Alternatively, you can make its tea using a spoonful of baldderwrack for each cup of tea. Allow every cup to sit for at least 15 minutes before drinking the tea. In any case, you should not consume more than 140 mcg of iodine from all sources (including bladderwrack) everyday. Most of the bladderwrack products do not give any indication of iodine content, therefore, it is better to consult a physician trained in herbal medicine and nutrition.


Side Effects

Although it’s safe to take bladderwrack in moderate quantities, in some case, there can be three potential problems due to its consumption: thyroid dysfunction, heavy metal contamination, and acne. It has been seen that excessive iodine consumption (from bladderwrack or other sources, including seaweeds) can aggravate the acne problem in many people.

Excessive consumption of bladderwrack can cause hyperthyroidism or hypothyroidism. Using kelp that grows in the areas contaminated with heavy metals may have high amounts of toxins (particularly lead and arsenic), leading to kidney damage, nerve damage and various other health issues.

Only that which is harvested from the clean water, or which is sold with a clear declaration about the absence of contaminants and heavy metals should be consumed. The effects of using bladderwrack during breast feeding or pregnancy are still unknown. All those who are allergic to iodine should avoid bladderwrack.



Author: Sam Billings

Sammy is the owner of this website and major contributor. Sam's work is also often published in other leading natural health and home remedies websites as well. The content Sam writes about is always thoroughly researched and based on real medical professionals opinions and users testimonials. Sam lives in the Sth Is. of New Zealand.

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  1. For a couple of years, I WAS under a typical medical doctor’s ‘care’, and was prescribed Liothyronine for hypothyroid. I LOST 20-25 POUNDS within this past year, and the few months of this year. This INcompetent doctor never addressed the reason for the weight loss, even though I expressed concern about it to the nurse who recorded my weight for at least 5 times during the year’s time. When I told her that I would NOT be returning to this ‘doctor’ and I told her the reason, she said she would tell him about my decision and the resason for it. She ‘phoned me to tell me that ‘the doctor said that the blood tests didn’t show that my medication indicated that I was getting too much of the thyroid medicine. OBVIOUSLY,the ‘doctor’ didn’t realize/know that an EXCESS of THIS medical DRUG could/DOES cause WEIGHT LOSS!!! I figured it out by MYSELF, but unfortunately NOT before I lost the 20-25 POUNDS! My weight was 125-128 pounds, and I dropped to 105 before I realized the reason! I am going to stick to HERBS!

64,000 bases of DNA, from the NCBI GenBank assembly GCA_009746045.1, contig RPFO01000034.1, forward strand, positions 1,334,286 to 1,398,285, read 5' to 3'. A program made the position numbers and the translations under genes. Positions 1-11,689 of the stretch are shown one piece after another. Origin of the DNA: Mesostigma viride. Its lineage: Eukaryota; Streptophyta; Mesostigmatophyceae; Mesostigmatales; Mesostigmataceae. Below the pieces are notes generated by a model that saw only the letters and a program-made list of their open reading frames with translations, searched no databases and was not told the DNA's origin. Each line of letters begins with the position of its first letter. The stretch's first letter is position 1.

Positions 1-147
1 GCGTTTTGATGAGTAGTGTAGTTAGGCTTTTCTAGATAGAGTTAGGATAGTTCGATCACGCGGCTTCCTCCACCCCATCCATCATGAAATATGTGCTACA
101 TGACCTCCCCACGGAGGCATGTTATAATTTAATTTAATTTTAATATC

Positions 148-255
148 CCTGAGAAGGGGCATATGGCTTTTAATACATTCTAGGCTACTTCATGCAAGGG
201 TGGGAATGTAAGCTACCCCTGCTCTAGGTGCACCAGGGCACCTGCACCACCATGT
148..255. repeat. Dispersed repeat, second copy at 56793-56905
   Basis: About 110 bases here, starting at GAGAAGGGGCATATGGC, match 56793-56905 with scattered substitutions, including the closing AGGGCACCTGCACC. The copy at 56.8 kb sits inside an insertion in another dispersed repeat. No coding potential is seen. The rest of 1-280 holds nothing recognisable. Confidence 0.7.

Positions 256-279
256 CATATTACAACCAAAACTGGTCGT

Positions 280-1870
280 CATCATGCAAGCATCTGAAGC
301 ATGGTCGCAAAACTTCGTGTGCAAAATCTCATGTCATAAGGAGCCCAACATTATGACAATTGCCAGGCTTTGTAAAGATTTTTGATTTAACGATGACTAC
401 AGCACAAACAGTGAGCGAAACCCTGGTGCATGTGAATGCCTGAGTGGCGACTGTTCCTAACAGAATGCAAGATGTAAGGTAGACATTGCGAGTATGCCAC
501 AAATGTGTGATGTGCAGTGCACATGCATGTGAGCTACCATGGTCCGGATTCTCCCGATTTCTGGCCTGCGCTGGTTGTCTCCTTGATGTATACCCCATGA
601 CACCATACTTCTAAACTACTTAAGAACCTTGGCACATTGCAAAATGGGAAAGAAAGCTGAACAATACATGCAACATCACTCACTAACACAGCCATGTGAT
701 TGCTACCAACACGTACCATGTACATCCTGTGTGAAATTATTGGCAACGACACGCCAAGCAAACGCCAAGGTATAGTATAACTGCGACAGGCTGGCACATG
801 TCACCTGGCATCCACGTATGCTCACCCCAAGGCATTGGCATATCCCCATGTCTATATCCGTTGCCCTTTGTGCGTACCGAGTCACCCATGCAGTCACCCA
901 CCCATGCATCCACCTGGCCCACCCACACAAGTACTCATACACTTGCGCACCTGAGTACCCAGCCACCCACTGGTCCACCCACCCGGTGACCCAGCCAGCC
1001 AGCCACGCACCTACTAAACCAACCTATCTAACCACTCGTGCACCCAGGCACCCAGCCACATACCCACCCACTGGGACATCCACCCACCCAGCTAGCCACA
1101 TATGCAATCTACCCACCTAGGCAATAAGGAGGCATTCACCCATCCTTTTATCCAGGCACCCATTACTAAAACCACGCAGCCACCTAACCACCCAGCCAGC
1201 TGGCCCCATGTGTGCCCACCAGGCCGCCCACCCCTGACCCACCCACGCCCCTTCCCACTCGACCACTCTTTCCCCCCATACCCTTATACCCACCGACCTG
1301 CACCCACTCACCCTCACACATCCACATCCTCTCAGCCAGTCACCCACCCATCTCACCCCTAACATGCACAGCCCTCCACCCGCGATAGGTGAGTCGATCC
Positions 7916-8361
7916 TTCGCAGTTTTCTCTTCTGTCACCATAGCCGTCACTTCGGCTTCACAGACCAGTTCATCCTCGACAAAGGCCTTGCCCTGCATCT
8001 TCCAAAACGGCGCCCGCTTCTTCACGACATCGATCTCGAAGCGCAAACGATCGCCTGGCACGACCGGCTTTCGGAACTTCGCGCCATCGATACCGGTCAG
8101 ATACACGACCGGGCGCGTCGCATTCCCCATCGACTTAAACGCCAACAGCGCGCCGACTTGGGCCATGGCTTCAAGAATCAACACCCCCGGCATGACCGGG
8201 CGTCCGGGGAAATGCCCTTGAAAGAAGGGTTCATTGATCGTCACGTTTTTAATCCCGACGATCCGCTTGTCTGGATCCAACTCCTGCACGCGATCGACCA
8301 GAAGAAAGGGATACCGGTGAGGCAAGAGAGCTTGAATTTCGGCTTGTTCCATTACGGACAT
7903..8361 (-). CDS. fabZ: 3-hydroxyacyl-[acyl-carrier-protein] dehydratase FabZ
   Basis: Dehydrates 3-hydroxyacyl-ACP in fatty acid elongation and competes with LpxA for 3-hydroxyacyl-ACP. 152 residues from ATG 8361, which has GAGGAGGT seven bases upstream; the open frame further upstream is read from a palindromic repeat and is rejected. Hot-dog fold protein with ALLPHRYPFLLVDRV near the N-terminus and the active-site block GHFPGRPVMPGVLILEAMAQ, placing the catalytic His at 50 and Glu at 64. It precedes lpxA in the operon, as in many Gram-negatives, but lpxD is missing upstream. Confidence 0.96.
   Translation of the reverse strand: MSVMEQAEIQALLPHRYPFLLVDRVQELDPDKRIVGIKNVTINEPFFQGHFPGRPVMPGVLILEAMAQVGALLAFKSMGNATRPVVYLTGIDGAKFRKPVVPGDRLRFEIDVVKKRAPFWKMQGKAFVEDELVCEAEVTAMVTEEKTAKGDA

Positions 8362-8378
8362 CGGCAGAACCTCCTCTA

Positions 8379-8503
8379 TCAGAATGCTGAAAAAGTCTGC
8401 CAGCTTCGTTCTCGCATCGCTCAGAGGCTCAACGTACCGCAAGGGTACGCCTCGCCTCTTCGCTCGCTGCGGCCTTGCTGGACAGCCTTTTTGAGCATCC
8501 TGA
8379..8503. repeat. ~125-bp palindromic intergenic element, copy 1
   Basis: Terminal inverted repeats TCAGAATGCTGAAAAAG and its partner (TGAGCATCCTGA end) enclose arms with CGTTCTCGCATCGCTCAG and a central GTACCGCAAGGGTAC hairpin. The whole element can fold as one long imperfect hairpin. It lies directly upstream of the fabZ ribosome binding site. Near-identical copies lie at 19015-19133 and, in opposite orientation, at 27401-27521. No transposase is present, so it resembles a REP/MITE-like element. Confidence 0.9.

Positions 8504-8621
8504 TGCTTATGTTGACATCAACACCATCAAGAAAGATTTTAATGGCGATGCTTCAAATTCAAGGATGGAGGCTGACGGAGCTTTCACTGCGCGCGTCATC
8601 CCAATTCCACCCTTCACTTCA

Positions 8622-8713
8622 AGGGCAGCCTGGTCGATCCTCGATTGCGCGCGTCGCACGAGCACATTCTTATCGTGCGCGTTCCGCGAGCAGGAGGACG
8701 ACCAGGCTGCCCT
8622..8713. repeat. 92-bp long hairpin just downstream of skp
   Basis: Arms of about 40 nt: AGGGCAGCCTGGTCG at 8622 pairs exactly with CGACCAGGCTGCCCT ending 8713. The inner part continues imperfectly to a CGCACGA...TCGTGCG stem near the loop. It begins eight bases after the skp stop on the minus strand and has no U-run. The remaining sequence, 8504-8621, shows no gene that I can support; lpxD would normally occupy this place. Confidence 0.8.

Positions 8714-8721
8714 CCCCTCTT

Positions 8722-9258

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  2. Great comment Athena, that is very interesting. Thanks for sharing your personal experience regarding the effect Liothyronine had on your weight.

    Post a Reply
    • You wrote:
      “As soon as symptoms are noticed, a doctor should be consulted. They know the best treatment.”

      I DID just that….and he almosr KILLED me with his ‘treatment’!

      Post a Reply
  3. Well it sounds like your Doctor was a little incompetent. Find a better one that is more holistic in his outlook and more thorough in his examinations. I am sorryyou had to go through that experience sounds awful.

    Post a Reply